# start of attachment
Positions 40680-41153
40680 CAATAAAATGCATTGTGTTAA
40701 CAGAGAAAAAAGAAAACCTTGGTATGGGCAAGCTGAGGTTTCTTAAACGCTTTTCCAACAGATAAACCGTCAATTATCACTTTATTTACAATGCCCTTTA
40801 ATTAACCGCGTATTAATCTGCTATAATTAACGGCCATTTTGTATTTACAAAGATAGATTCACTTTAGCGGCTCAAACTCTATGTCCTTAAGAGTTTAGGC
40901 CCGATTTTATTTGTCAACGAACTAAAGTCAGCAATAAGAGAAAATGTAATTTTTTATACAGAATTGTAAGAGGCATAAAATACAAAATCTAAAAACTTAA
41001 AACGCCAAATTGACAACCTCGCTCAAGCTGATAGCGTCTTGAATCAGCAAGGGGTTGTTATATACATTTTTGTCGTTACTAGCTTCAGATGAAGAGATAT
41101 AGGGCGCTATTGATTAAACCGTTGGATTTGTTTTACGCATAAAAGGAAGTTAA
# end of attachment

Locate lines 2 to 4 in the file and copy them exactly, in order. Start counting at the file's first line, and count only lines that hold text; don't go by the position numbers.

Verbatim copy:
40680 CAATAAAATGCATTGTGTTAA
40701 CAGAGAAAAAAGAAAACCTTGGTATGGGCAAGCTGAGGTTTCTTAAACGCTTTTCCAACAGATAAACCGTCAATTATCACTTTATTTACAATGCCCTTTA
40801 ATTAACCGCGTATTAATCTGCTATAATTAACGGCCATTTTGTATTTACAAAGATAGATTCACTTTAGCGGCTCAAACTCTATGTCCTTAAGAGTTTAGGC